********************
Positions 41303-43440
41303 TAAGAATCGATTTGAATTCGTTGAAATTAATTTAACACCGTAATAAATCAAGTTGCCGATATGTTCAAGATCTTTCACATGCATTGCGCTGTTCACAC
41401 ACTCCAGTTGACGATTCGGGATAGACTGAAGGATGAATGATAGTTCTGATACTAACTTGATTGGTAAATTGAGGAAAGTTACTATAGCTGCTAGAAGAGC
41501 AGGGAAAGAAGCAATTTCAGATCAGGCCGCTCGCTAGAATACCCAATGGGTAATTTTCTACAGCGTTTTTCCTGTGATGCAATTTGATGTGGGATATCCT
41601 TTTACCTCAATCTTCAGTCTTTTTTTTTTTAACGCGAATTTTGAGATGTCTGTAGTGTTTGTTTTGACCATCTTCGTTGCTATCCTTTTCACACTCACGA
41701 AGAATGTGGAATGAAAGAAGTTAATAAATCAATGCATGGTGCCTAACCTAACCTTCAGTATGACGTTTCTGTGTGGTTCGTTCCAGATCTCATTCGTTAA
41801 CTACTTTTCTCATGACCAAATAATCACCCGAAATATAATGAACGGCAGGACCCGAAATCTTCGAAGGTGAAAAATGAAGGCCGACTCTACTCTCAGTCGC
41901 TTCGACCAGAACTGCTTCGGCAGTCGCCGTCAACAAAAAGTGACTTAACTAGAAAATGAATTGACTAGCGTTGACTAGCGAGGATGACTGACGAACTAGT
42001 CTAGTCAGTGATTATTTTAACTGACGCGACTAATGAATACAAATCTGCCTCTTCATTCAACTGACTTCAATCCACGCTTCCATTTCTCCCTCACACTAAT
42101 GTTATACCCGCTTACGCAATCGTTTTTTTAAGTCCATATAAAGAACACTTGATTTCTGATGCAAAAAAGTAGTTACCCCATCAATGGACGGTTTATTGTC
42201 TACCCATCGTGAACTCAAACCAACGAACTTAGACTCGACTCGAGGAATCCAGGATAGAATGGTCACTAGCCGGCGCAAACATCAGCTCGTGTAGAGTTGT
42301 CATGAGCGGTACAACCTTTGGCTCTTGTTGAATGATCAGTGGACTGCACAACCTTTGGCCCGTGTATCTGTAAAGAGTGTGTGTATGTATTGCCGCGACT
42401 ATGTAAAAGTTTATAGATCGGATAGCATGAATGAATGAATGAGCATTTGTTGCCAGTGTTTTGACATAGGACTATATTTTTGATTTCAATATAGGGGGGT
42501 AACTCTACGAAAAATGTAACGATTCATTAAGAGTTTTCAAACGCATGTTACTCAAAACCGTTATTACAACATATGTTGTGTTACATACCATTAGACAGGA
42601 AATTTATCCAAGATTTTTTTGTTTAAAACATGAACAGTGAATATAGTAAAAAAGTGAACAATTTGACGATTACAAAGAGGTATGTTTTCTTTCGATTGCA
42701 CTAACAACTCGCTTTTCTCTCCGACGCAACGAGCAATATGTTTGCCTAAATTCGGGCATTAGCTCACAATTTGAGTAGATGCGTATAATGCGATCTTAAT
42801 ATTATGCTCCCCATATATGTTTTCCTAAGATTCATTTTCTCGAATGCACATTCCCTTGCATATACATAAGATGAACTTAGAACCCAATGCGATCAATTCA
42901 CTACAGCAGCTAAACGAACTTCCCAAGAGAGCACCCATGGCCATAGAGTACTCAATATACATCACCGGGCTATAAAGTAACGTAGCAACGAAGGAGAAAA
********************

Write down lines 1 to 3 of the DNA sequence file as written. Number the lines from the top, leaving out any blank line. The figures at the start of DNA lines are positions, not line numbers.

Positions 41303-43440
41303 TAAGAATCGATTTGAATTCGTTGAAATTAATTTAACACCGTAATAAATCAAGTTGCCGATATGTTCAAGATCTTTCACATGCATTGCGCTGTTCACAC
41401 ACTCCAGTTGACGATTCGGGATAGACTGAAGGATGAATGATAGTTCTGATACTAACTTGATTGGTAAATTGAGGAAAGTTACTATAGCTGCTAGAAGAGC